THE COMMERCIAL APPEAL
Wednesday, September 15, 2010 | Memphis, TN | Business
In brief: Resolution to privatize city centers off the table
A resolution proposing outsourcing operations of city community centers has been withdrawn.
City Councilman Jim Strickland said Tuesday that a lack of support from his constituents and Mayor A C Wharton’s administration led him to pull the resolution.
“I did not have the support of the mayor and it did not appear I had the support from the council,” said Strickland. “And after a town hall meeting it was clear the users of the centers didn’t support it so I decided to withdraw it.”
Strickland said he thought allowing private entities — such as community groups, churches or other nonprofit organizations — to run the centers would have saved the city money while improving services offered by the community centers.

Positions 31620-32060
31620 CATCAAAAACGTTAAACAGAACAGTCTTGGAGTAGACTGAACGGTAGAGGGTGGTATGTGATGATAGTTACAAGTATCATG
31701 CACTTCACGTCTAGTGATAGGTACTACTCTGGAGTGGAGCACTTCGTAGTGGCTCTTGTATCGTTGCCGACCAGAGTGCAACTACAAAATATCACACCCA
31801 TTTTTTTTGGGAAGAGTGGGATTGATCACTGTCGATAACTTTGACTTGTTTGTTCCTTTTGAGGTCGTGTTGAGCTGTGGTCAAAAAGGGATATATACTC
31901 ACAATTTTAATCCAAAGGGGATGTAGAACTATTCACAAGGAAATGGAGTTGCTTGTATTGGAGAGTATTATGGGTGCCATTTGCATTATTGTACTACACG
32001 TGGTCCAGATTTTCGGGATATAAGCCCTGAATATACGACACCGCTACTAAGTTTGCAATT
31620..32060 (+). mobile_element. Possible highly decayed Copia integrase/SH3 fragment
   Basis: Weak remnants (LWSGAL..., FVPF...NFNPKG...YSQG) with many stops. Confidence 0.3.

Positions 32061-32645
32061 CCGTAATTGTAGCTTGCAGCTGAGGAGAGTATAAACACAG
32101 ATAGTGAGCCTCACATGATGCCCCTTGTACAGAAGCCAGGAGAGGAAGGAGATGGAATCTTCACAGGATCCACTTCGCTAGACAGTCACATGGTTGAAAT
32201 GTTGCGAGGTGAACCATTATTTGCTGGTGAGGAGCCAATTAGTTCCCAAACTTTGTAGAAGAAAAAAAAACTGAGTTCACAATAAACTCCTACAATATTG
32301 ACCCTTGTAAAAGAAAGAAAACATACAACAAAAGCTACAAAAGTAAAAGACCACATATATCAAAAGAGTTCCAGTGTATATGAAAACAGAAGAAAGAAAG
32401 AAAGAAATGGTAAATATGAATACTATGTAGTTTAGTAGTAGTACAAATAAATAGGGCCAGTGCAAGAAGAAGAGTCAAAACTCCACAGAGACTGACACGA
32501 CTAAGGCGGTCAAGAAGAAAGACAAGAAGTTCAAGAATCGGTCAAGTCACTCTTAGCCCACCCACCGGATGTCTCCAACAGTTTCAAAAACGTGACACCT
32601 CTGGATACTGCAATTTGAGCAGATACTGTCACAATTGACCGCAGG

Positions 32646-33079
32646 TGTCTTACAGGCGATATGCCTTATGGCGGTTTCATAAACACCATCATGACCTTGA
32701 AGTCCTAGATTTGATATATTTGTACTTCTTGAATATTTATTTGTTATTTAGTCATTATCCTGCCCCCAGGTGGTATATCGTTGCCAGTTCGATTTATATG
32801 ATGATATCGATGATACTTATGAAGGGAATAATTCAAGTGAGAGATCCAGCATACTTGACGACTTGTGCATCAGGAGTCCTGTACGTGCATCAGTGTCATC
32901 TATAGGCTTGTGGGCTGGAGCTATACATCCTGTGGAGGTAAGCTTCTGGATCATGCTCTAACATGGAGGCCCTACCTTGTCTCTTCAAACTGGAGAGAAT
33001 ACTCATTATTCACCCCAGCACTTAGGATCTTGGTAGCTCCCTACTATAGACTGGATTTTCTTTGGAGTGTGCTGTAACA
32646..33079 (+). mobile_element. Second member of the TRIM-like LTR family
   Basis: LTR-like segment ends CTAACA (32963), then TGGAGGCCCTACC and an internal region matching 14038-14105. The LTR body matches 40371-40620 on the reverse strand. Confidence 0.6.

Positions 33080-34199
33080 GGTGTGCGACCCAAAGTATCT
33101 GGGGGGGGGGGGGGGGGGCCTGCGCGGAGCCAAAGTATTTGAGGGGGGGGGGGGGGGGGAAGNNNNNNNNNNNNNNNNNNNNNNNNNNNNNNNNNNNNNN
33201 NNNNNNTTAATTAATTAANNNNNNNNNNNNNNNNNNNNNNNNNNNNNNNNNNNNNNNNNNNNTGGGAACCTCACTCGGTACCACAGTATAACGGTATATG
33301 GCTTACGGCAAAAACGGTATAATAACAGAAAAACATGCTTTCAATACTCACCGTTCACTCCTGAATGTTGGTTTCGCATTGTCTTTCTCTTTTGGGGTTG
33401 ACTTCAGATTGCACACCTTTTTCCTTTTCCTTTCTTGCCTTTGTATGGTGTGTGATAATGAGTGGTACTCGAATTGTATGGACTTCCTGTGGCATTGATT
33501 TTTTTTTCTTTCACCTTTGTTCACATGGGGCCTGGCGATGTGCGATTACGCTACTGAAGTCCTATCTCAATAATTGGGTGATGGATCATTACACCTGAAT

The city has 24 community centers, excluding four that a faith-based nonprofit organization began running last year.
Those four centers — Greenlaw, Simon/Boyd-Magnolia, Bethel Labelle and Hamilton — were nearly closed by former mayor Willie Herenton in 2008, but a public-private partnership with Memphis Athletic Ministries, a faith-based organization that uses sports to reach kids, kept the doors open.
MAM staffs the centers, provides all the recreational activities and pays the utility bills. The arrangement is expected to save the city around $600,000 a year.
— Amos Maki